The breakin period should be complete in UNDER 5 hours. Change the mineral oil then and go to the regular oil you plan to use. Get rid of the mineral oil ASAP. Mineral oil breaks down at lower temperatures than AD oil and it's really not a good break in oil. The recommendation to use mineral oil is an OLD recommendation from 60 years ago that won't go away. We have broken in the last 30 or so engines with the regular AD oil and it works quite well.
Advanced Pilot Seminars
I have had the 180hp O360-A4M in my plane for just over 100 hours now. At Oshkosh I took advantage of the great special offered by JPI on the EDM700. Now I have a very accurate gauge to show me temperatures digitally.
Leaning to 50deg rich of peak I get cylinder head temp of 420deg in cruise. I called PenYann and they said that is fine as the redline is 500. On steep climb outs, I can get temps in the 470’s. I have great baffling but it is a 1968 version which allows a lot of air to sneak past around the alternator. My #3 is the hottest so I even tried plugging the outlet for the oil cooler which is right above the #3 cylinder and saw no change in climb out temps. I didn’t try this in cruise as I didn’t want to get the oil too hot. By the way my oil temp is normally in the 212 range for cruise.
I have had one mechanic recommend placing some rubber baffle down the center of the cowl forcing the air to stay on the side from which it came in. He said that he has herd that this has worked for others.
Mr. Atkinson or anyone else, what do you recommend doing to troubleshoot this high temp problem. Air plains and Lycoming said they won't agree to do anything until the engine has been run ten hours. They said that if the temps haven't come down then, they will send another new carb. Is this a sensible plan, or should I dispute it? Lycoming said that the max temp is 500 and the top end of the normal (safe) operating range is 435. I agree with you saying that these numbers are too high, but I don't what I can make them do with my numbers being in their normal range. It seems that unless my numbers rise above their range, I'm riding on their grace when it comes to help. Any suggestions?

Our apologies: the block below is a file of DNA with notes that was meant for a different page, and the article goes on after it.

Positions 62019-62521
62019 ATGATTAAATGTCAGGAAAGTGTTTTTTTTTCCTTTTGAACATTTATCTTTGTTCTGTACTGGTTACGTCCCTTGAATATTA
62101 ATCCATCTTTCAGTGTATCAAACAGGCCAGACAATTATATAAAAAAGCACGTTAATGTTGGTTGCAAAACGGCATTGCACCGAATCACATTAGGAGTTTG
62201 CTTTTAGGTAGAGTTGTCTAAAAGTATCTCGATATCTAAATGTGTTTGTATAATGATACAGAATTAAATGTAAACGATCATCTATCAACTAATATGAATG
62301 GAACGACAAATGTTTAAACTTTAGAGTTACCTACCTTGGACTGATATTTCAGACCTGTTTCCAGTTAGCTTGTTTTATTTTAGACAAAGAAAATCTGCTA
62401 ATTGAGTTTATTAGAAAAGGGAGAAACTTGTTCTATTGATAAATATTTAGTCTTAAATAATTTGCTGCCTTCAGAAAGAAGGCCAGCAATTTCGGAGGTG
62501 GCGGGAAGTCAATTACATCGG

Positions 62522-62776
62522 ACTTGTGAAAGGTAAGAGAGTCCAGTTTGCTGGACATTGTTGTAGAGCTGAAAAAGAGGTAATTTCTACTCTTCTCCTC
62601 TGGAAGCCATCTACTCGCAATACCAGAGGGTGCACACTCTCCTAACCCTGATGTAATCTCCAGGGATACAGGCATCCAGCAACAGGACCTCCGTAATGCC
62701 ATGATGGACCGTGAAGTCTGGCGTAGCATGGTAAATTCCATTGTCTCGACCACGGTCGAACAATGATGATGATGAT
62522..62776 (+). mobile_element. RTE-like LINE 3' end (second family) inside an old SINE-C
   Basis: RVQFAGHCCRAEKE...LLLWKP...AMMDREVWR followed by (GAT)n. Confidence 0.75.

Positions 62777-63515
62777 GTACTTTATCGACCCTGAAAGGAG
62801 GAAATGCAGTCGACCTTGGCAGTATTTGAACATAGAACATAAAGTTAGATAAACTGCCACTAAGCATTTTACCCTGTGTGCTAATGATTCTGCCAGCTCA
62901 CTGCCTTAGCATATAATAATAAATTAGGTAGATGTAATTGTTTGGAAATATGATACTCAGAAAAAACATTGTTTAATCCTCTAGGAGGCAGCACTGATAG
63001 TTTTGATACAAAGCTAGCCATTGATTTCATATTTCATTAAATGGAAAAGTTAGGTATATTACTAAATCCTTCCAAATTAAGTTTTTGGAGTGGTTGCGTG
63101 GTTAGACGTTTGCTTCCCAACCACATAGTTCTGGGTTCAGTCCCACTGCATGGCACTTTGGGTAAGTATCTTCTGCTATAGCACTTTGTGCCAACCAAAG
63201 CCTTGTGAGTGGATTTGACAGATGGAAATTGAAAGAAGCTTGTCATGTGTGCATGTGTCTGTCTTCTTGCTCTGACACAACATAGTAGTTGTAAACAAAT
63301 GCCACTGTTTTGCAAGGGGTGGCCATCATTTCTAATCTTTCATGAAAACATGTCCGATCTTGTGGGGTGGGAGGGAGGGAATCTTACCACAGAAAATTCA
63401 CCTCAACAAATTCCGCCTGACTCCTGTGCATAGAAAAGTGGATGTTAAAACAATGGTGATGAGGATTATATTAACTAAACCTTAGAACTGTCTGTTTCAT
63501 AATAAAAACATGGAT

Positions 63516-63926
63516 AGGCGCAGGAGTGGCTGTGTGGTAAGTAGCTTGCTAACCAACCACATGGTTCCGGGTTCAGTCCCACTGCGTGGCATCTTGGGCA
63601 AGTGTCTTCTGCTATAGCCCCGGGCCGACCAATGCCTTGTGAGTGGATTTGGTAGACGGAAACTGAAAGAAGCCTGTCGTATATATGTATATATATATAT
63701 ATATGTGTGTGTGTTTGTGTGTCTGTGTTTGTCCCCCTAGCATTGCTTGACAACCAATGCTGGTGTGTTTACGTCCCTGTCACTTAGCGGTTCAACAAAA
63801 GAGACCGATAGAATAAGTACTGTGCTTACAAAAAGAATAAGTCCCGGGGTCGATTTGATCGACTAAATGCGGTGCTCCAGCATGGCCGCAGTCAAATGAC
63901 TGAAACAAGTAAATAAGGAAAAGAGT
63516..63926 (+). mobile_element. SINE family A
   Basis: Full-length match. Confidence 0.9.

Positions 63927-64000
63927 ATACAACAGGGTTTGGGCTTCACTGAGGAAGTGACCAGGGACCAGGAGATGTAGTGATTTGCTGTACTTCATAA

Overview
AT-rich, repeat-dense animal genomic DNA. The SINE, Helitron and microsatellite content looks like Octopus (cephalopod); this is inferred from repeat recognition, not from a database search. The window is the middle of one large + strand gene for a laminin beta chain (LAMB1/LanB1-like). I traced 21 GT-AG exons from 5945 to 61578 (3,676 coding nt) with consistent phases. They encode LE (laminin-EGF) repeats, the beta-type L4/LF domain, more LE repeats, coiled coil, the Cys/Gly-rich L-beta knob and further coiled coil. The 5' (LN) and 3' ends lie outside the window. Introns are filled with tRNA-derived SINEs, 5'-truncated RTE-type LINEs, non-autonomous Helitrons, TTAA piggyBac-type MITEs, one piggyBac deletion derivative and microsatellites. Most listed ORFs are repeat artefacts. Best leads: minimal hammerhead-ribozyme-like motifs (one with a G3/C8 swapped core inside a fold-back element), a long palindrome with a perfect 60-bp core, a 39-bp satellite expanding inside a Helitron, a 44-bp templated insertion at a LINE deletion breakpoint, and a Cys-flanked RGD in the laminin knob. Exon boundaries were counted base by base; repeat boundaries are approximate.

I would pull the cowls and do the following....remove the scat hose for the carb heat at the carb airbox. Get a good shop vac and some duct tape....put the shop vac hose in the outlet side of the vac so it's blowing air. Duct tape the other end of that hose to the airbox opening for the carb heat. In the cockpit, open the carb heat and the throttle wide open. Get a squirt bottle with water and dishwashing liquid...about 3-4 teaspoons of soap to a squirt bottle full of water. Turn on the shop vac so it's blowing air thru the induction system and start squirting that soapy bubble stuff around the carb gasket, induction tube couplings and the flanges where they mount to the cylinders. Also check to see the primers are installed tightly and no hex plugs are missing or loose on the cylinders. Broken or loose primers and primer lines can cause the engine to run lean...Any bubbles are a sign of a leak and need to be looked at. On a new engine with a new carb I wouldn't suspect a bad carb but it can happen. That would probably be the last thing I would look at. Just make sure the mixture cable allows the mixture arm to hit the stops on both sides....if it isn't adjusted correctly it could cause some problems but that is an obvious inspection item during install and should be okay.